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Barrister suspended for offensive Facebook postings

Facebook: Barrister made comments about member of the public

A barrister who posted a number of offensive and disparaging comments about a member of the public on Facebook has been suspended from practice.

Richard Miles, called in 1997, was suspended for 10 months by a Bar disciplinary tribunal after making the comments on a private group called ‘London floaters do as you likey’.

The public front page of the group, which has 261 members as of this morning, says: “Here you can cuss who you want when you want. You can name and shame too.”

The tribunal found that the comments made by Mr Miles were “offensive and disparaging, including matters of a sexual and/or violent nature”.

It said he acted in a way which was likely to diminish the trust and confidence the public places in him or in the profession.

A fuller explanation of what he did is likely to come with publication of the tribunal’s detailed reasons in the coming weeks.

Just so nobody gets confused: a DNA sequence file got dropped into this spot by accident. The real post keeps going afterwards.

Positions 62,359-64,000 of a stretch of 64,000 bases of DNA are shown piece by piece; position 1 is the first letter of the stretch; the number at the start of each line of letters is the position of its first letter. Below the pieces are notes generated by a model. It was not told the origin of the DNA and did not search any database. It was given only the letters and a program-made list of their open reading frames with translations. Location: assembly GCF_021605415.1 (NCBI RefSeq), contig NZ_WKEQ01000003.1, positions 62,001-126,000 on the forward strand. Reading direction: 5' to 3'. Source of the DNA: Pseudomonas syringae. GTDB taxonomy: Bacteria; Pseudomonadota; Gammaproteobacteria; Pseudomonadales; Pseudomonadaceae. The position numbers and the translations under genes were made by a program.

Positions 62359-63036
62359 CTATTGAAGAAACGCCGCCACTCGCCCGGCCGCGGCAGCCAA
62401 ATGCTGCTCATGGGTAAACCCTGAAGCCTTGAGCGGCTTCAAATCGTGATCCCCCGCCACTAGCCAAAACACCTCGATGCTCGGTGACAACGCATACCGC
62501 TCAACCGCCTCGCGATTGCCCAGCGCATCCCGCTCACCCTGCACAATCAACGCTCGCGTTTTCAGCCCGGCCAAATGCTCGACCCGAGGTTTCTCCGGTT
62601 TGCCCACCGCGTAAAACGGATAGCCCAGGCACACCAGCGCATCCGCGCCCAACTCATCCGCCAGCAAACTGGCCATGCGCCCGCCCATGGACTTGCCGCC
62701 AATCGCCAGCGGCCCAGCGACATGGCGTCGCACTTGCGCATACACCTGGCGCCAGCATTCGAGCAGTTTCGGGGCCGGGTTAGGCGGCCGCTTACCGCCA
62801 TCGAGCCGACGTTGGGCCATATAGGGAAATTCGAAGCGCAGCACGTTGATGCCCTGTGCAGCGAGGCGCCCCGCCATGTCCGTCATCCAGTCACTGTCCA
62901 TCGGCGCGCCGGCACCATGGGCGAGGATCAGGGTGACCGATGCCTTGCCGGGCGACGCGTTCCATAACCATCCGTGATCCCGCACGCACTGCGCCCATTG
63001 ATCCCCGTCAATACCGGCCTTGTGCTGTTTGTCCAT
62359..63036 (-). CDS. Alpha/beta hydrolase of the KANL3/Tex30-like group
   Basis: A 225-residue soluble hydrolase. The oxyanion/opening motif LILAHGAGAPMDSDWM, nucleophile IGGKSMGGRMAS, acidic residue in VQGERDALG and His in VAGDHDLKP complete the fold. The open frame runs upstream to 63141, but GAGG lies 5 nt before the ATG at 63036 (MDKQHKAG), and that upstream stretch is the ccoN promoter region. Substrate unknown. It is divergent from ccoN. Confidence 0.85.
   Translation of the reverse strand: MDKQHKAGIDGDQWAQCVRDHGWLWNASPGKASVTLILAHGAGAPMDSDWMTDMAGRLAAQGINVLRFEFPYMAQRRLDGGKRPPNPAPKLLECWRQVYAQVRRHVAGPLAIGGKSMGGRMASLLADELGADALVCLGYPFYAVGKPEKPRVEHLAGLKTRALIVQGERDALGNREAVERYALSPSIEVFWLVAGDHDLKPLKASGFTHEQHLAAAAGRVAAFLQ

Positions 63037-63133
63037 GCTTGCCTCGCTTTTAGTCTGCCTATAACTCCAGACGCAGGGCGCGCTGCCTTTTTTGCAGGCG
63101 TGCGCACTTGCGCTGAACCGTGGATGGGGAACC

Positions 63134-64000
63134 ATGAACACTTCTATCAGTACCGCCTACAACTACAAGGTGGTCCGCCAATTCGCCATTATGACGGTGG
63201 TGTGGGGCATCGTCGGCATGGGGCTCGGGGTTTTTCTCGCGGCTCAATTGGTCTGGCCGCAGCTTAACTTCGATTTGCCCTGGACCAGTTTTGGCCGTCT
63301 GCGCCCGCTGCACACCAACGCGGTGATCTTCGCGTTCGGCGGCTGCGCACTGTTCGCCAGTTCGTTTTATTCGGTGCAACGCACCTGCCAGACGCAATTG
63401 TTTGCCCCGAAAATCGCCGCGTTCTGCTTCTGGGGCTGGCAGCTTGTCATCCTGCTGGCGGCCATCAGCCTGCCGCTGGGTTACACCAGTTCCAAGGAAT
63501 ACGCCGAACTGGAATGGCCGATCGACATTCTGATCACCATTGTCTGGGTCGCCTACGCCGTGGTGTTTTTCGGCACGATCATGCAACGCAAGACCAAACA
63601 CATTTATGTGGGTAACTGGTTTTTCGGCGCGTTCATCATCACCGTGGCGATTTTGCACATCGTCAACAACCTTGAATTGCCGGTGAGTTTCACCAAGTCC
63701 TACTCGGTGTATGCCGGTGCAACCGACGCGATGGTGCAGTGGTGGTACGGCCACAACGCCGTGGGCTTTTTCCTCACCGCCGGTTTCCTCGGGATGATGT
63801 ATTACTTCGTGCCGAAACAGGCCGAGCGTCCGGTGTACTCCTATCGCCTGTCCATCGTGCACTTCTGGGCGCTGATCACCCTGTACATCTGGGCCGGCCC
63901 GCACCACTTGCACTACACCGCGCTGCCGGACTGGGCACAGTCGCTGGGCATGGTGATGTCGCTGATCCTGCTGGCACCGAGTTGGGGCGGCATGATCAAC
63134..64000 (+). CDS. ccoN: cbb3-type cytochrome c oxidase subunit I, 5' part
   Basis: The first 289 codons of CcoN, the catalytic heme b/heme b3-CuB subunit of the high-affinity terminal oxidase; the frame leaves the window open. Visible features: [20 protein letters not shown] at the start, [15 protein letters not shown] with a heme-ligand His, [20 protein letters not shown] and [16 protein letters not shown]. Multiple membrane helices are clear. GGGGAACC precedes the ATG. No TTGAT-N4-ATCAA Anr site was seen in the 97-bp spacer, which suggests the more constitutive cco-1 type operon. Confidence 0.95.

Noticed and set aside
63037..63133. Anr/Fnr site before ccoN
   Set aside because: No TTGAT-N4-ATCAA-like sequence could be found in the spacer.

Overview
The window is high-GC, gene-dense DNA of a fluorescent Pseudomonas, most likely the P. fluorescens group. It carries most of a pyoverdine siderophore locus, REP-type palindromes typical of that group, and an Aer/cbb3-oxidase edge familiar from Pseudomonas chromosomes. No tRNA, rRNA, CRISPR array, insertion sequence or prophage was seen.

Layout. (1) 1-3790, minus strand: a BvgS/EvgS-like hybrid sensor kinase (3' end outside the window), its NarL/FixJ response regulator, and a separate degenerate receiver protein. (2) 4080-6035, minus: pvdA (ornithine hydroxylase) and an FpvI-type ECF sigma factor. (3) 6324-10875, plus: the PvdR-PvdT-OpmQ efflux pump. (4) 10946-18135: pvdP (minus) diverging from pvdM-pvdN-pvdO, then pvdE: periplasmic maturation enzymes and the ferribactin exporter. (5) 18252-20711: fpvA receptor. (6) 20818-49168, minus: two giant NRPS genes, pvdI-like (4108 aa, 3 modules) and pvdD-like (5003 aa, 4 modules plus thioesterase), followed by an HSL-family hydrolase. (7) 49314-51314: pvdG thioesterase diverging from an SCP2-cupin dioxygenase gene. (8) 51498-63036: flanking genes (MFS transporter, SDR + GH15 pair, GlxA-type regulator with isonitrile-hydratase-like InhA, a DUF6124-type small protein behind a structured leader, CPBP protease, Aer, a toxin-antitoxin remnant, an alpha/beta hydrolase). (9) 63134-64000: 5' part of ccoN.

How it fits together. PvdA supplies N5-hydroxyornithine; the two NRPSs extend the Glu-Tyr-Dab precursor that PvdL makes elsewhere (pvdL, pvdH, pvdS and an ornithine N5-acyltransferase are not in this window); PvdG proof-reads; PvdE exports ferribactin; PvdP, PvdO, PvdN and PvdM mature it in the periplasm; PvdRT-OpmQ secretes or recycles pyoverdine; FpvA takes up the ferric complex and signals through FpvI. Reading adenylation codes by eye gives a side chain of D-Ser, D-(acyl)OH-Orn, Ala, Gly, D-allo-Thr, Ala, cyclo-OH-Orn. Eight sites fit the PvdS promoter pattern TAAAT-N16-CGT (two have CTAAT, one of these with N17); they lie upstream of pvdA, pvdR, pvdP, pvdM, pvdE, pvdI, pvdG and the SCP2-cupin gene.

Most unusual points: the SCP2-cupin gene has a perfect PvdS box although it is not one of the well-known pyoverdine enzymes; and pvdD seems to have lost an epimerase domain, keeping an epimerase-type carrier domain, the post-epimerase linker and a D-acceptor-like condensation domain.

The decision comes in the wake of our story earlier this week about new Bar Standards Board (BSB) guidance [1] that said barristers who used social media inappropriately would face disciplinary action even if they believe they are doing so in their private capacity.

It also follows another barrister being reprimanded and fined £1,000 for a “seriously offensive” tweet [2] that was “racially charged and derogatory to women”.

Sara Jagger, BSB director of legal and enforcement, said the decision to suspend Mr Miles “shows the serious consequences for barristers that can arise from inappropriate behaviour on social media”.

Separately, a tribunal has suspended Satvir Aujla-Sahota for a year after finding that she attempted to mislead her then head of chambers, who was investigating a complaint made by law firm against the barrister regarding records of her court attendance.

The tribunal found Ms Aujla-Sahota had knowingly attempted to mislead and engaged in conduct which was dishonest because she changed a crucial date in an attendance note before she gave it to her head of chambers; part of the complaint was that the barrister had failed to inform the solicitors that a further hearing was to take place on a particular date.

Both decisions are currently open to appeal.